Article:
How Loewe is Redefining Artistic Collaboration in Fashion

How Loewe is Redefining Fashion with Sculptor Lynda Benglis’s Artistic Flair: A Masterclass in Meaningful Artist Collaborations

By Mark Wittmer

Writing another chapter in his practice of truly impactful artist collaborations, Jonathan Anderson’s Spring 2024 show for Loewe featured a brilliant partnership with renowned American sculptor Lynda Benglis.

Six of Benglis’ recent sculptures, which enthrallingly balance flow and gesturalism with bulk and solidity, occupied the minimal runway space like unreadable, three-dimensional hieroglyphics. Meanwhile, Anderson’s collection continued his practice of reductionism, focusing on proportion, silhouette, and an honest use of material. These two disciplines came together for the collection’s jewelry, which translates Benglis’ dynamic but frozen forms into wearable works of art.

What sets Loewe’s approach to artist collaborations apart? Why are Lynda Benglis and Jonathan Anderson such symbiotic collaborators? What can their combined practices tell the rest of the industry?


  1. The Show Space
  2. The Collaborative Jewelry Collection
  3. The Impact

The Show Space

Since the 1960s, Lynda Benglis has employed a variety of materials including beeswax, latex, vaporized metals, and ceramic to explore the physicality of form. She has worked as a sculptor, painter, and filmmaker, bringing to each medium a concern for the duality of process and final form. In her sculpture in particular, a fruitful tension between these ineluctable concepts is exposed as she exploits material processes to create pieces that are both dynamic yet inert, organic yet industrial, abstract yet familiar.

For Loewe’s Spring 2024 women’s runway show, six large-scale bronze sculptures by Benglis were selected to grace the space. Each piece was enlarged and cast from a series of clay works titled Elephant Necklace, which was created through a process that involved twisting extruded lengths of soft clay into dynamic forms.

(While the intertwining of fashion and sculpture in this show and collection felt like the fullest expression of this collaboration’s potential, it actually wasn’t the first time Benglis work appeared on a Loewe runway. She lent her sculpture to the men’s show as well, where monumental water sculptures of goopily dripping bronze dwarfed a collection that similarly explored and obscured proportionality and silhouette.)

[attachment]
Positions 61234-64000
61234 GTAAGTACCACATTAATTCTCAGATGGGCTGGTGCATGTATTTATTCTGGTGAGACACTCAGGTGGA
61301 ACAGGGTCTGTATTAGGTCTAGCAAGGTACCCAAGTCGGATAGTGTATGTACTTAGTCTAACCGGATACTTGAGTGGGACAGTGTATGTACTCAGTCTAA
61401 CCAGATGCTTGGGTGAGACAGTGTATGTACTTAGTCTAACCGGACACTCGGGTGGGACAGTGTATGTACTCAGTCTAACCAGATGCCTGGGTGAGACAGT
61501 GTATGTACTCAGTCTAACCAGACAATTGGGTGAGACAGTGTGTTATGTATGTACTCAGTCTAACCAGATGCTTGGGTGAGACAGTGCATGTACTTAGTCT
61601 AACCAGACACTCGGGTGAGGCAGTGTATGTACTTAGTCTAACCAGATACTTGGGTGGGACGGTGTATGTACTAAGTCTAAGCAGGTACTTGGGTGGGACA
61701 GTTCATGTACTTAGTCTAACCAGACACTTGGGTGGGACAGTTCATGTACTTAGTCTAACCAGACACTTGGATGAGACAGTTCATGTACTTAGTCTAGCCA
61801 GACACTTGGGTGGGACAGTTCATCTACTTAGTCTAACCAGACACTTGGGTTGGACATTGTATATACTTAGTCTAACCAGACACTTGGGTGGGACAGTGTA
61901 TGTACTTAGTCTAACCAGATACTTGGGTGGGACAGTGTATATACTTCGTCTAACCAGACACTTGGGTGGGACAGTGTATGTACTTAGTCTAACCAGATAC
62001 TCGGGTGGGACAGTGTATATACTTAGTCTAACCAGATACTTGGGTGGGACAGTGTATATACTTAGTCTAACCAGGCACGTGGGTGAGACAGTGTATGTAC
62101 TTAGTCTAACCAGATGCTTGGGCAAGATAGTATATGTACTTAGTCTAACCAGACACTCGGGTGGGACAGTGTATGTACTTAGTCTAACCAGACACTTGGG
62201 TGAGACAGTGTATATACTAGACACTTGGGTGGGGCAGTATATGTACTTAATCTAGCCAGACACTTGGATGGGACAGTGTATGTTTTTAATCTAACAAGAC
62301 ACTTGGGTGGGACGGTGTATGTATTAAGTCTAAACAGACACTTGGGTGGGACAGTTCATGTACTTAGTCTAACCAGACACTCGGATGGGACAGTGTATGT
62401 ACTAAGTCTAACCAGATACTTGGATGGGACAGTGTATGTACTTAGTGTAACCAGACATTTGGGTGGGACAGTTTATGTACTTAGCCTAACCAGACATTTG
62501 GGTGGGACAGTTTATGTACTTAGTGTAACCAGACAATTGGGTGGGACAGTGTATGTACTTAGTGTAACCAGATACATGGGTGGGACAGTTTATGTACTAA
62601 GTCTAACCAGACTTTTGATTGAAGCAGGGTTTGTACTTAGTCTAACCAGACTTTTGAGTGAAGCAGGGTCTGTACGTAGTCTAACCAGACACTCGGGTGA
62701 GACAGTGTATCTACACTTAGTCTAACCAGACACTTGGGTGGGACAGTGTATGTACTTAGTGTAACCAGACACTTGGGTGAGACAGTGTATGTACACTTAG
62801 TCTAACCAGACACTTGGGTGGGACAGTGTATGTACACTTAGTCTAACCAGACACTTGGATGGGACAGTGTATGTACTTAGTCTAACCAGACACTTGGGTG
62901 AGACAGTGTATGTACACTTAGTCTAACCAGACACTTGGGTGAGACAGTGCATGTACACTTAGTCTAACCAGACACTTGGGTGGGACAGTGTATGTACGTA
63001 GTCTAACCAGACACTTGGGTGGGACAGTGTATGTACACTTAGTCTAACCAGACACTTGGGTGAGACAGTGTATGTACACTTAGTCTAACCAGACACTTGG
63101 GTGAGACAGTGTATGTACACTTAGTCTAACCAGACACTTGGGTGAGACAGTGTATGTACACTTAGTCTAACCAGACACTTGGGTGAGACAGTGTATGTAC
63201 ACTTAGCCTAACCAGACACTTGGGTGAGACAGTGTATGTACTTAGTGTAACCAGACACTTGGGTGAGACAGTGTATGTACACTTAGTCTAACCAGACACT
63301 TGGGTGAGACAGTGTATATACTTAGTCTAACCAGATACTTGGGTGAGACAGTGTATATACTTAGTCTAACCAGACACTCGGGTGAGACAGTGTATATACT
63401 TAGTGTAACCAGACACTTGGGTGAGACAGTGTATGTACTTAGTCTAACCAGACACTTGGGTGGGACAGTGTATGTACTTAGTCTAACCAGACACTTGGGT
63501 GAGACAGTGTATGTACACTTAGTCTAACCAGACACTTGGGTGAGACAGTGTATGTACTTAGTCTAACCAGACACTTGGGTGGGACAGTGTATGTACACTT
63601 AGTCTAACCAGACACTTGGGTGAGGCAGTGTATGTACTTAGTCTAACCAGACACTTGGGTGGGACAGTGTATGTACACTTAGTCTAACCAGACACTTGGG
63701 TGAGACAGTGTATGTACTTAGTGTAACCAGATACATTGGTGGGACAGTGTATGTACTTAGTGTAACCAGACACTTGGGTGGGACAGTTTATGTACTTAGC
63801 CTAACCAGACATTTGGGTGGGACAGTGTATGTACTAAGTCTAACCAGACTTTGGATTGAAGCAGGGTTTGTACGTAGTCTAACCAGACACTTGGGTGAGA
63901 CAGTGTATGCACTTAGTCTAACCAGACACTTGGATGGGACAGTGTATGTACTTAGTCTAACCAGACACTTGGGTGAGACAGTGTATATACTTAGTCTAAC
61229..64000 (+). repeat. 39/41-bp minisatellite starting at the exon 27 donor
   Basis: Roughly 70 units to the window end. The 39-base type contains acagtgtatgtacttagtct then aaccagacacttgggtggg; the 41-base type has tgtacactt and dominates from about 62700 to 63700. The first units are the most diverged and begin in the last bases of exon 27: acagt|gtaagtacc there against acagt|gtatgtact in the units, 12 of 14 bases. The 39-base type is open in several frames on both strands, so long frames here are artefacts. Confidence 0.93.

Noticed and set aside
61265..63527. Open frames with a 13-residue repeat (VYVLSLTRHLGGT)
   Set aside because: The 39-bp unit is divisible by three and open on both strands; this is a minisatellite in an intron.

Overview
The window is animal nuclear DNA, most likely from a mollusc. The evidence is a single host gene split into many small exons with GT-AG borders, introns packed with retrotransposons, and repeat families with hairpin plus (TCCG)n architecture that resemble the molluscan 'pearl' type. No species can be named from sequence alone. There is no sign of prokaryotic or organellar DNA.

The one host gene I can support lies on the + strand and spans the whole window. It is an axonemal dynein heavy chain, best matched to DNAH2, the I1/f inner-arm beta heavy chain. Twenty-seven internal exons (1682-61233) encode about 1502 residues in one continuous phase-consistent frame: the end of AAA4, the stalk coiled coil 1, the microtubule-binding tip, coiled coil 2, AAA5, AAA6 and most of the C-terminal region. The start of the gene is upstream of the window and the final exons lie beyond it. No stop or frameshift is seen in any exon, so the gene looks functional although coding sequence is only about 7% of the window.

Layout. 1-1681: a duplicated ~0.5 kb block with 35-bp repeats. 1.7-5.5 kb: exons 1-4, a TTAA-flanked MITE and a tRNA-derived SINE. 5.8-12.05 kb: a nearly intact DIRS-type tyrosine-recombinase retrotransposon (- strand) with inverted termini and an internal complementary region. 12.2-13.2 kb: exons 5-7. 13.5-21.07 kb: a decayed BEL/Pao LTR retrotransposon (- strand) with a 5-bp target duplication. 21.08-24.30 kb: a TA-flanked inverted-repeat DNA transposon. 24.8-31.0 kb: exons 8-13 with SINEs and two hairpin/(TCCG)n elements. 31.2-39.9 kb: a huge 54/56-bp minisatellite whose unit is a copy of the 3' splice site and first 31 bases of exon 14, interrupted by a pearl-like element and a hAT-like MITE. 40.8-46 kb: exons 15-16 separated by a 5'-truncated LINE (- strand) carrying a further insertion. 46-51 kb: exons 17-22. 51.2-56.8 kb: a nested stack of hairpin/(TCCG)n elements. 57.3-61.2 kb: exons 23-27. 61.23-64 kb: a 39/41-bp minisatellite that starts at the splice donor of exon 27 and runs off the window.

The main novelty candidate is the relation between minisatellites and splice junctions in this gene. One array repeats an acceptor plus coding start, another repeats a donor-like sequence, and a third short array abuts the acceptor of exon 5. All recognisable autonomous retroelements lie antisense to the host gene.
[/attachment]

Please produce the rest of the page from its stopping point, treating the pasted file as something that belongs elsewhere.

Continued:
Artworks by Lynda Benglis
Elephant: First Foot Forward, 2018, Power Tower, 2019, Striking Cobra, 2020, Yellow Tail, 2020 , Zero Cobra, 2020 , Black Widow, 2021 © 2023 Lynda Benglis/Licensed by VAGA at Artists Rights Society (ARS), NY.
Courtesy of the Artist, Pace Gallery, New York, and Thomas Dane Gallery, London.

Sculpture by Lynda Benglis at the Loewe Spring 2024 Runway

The Jewelry Collaboration

Fluidly extending the art on the runway to that worn by the models themselves, the partnership moves deeper into the world of fashion through the jewelry that Benglis created for and in collaboration with Loewe.

Transformative rings, cuffs, brooches, earrings, and pendants are crafted as wearable sculptures that reflect the shifting world around them. The jewelry pieces are knotted, pleated, poured, twisted, and extruded, made from materials including gold, sterling silver, crystal, aluminum, and enamel.

Jewelry in collaboration with Lynda Benglis 

“The body sculptural idea has always interested me,” Benglis said in a video interview released by Loewe. “In fact, jewelry is the first thing that I noticed when I was a kid, and that led me into making art. It was a way of making large jewelry when I did a sculpture. It was decor, and decor mocking decor. I just wanted it to roll, to swing, to move, to have a gesture.”

The Impact

In an industry that is so focused on churning out products, a process-centric artistic approach that is so concerned with the act of making, with grappling with the raw physicality and presence of the material – almost to a point where the process seems more essential to the piece’s identity than the actual resulting form – sends a message of quiet defiance and challenge. It makes sense that Jonathan Anderson, with his introspective exploration of the vocabulary of craft and material within his discipline, would find in Benglis a kindred spirit. If it’s impossible to be rebellious in art and fashion anymore, these two are at least idiosyncratic; they defy easy categorization and understanding.

That being said, there still are sellable products that have resulted from this collaboration in the form of the jewelry collection, and there’s no doubt those pieces will sell well. But we hope that in this inevitable success will be recognized the possibility of a different way of seeing and doing, of stepping away from the established channels of creating for the sake of consumption and rediscovering the beauty of the process.